• Dixon-baxi-lead

    DixonBaxi: UKTV Yesterday Rebrand (mystery identity)

Graphic Design

This is "Y": We interview DixonBaxi about rebranding UKTV Yesterday

Posted by Catherine Gaffney,

Branding agency DixonBaxi’s been busy creating a new identity for UKTV Yesterday, which is set to launch on July 24 as a design refresh for the history-focused channel. The notion of “entertainment inspired by history” sparked DixonBaxi to produce something that was vivid, immersive, and iconically strong.

Using the letter “Y” as its centrepiece and anchor, the new identity ensures that it can succeed in a range of guises – be it fire, forest, concrete, or lacquer – and exist in tandem with other content or as a stand-alone visual. Here, Aporva Baxi answers our questions about the project, and shows us images of the work as it happened.

  • Dixonbaxi-5

    DixonBaxi: UKTV Yesterday Rebrand

  • Dixonbaxi-2

    DixonBaxi: UKTV Yesterday Rebrand

  • Dixonbaxi-4

    DixonBaxi: UKTV Yesterday Rebrand

  • Dixonbaxi-1

    DixonBaxi: UKTV Yesterday Rebrand

You’ve produced brand new identities for numerous different channels now, how do you keep your approach to the work fresh? 

We’ve actually developed over twenty channels – from MTV to VH1 to Movies Now in India and Kommersant in Russia, to major international channels for NBC Universal and, recently, UKTV Watch. For each we try to learn and develop something new and to figure out new ways of creating a seamless experience from the TV to off-air and mobile. Keeping fresh stems from the differences in content and the viewers, and of course a distinct positioning. There is always something that we try to make unique within each project – an idea, process, approach - and this then allows the work to remain fresh. We also like to collaborate with different artists and musicians to help that process feel different every time.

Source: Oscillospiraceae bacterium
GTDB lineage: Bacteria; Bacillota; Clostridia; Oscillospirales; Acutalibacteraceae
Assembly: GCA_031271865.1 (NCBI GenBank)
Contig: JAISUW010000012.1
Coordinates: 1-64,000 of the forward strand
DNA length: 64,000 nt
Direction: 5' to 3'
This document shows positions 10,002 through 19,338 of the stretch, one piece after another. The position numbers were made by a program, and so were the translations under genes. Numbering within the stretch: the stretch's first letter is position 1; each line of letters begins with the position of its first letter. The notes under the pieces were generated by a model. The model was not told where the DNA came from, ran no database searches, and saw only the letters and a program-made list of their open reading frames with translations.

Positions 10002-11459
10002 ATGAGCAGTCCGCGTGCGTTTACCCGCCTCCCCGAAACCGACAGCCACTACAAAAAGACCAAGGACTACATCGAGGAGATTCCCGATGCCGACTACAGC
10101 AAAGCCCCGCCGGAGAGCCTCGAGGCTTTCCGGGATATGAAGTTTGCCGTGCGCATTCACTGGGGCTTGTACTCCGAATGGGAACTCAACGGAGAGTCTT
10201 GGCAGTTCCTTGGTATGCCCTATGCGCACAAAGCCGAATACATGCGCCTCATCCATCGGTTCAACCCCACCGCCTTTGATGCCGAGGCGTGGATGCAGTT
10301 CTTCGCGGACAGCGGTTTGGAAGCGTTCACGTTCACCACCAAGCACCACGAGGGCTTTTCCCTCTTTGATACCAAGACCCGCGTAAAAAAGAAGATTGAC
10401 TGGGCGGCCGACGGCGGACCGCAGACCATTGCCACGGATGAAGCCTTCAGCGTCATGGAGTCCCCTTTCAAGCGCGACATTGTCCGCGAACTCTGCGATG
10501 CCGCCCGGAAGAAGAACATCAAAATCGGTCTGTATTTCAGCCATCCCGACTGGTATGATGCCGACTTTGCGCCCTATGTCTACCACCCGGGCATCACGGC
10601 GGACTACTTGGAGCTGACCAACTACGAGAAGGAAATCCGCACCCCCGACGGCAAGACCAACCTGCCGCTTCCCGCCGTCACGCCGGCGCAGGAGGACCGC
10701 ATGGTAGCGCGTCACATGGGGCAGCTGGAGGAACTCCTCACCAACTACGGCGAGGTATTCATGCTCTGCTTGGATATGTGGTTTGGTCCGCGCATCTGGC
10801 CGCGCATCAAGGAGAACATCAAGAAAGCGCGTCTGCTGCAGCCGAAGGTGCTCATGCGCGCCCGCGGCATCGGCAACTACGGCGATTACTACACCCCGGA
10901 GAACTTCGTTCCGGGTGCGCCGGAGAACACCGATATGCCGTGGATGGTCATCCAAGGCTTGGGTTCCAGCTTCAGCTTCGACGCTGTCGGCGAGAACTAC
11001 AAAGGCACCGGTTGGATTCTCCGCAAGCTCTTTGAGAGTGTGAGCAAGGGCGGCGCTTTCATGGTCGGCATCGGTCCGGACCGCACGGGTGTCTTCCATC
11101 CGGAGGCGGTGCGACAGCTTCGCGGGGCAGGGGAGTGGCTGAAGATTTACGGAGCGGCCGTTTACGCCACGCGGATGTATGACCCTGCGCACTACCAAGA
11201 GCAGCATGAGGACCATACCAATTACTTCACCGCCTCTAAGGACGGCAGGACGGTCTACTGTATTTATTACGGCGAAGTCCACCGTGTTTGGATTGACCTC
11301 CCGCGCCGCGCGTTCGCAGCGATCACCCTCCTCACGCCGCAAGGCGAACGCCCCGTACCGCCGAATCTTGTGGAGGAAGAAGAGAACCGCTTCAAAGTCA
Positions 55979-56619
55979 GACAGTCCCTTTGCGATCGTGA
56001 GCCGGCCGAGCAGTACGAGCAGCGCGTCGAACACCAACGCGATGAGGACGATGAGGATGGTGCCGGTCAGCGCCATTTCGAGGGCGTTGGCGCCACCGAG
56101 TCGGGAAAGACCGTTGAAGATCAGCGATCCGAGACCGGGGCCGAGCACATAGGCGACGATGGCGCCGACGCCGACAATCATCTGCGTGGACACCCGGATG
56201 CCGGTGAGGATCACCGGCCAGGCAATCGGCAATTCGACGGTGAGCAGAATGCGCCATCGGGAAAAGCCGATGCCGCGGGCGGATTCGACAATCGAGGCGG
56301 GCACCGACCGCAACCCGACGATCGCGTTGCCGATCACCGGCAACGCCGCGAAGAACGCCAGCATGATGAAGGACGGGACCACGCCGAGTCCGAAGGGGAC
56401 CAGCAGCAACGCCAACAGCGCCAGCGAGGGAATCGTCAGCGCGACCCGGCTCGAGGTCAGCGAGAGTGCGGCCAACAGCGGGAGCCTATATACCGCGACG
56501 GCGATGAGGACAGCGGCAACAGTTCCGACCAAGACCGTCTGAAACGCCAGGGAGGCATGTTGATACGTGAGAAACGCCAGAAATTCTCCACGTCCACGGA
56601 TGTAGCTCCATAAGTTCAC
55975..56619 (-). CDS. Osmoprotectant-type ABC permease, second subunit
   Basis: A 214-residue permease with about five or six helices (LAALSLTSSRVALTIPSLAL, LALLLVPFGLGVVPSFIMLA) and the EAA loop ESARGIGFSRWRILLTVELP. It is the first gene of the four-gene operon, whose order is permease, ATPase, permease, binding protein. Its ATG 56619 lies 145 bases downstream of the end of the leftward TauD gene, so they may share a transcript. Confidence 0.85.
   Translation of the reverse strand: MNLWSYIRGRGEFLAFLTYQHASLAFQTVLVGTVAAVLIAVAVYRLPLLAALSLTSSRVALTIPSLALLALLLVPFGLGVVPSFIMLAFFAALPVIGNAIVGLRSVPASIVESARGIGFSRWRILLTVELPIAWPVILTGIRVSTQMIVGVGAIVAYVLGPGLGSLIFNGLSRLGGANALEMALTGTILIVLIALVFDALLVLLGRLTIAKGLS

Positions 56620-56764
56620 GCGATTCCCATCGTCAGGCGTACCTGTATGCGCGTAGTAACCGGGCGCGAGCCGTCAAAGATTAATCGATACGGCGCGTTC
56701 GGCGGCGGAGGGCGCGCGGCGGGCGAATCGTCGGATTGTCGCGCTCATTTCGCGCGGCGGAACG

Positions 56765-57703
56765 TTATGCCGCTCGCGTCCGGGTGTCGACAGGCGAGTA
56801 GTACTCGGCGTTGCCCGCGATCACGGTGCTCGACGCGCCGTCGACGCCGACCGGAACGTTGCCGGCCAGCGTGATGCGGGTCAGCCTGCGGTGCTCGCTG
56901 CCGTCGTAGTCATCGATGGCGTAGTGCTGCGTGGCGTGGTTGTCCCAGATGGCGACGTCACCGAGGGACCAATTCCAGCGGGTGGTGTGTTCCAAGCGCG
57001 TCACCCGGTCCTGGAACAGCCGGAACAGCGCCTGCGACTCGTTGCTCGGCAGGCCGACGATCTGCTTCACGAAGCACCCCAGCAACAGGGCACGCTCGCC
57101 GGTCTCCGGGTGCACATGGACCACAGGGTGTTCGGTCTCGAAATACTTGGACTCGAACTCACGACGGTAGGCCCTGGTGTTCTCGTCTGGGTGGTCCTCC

• Dixonbaxi-7

    DixonBaxi: UKTV Yesterday Rebrand (flame identity)

  • Dixonbaxi-6

    DixonBaxi: UKTV Yesterday Rebrand (flame identity)

  • Dixonbaxi-8

    DixonBaxi: UKTV Yesterday Rebrand (forest identity)

  • Dixonbaxi-9

    DixonBaxi: UKTV Yesterday Rebrand (forest identity)

How do you go about giving a new personality to an already established brand?

Many times the brand we are working with has lost its way or is in need of new vision based on a business need, new content or product. So for us it’s about being really honest and seeing what works and what doesn’t. Sometimes going back to the beginning to ask why and then going through a strategic process which is still highly creative. Then working with the client to develop a new positioning, which we then bring to life.

Sometimes the client has already identified where they are going and it’s our job to  challenge that and invent a way to make this feel distinct. It stems from a simple, but strong idea that binds the brand and we typically start with a tone of voice. Language that starts to become a visual, aural, tactile expression. And we try to do that in such a way that there is a powerful visual force to the look.

Do you think you’ve become the go-to guys for TV channel branding?

It seems that way of late and we’re certainly enjoying the projects. But there are others that are doing excellent work in this space.

What are the challenges of creating work for a universal audience?

The hardest thing is to find what is unique about the brand and then be very focussed in delivering that. (It’s easier to be generic when talking to a broad audience.) But that is the aim of any good branding. In our case we try to deliver a distinct attitude and voice – not just a look. With many of the channels we make it’s about creating a narrative experience that feels immersive and true to the content. When the programming and tone of voice of the channel are truly aligned the result is a much more entertaining and engaging experience – moving from a channel to a brand which people come back to.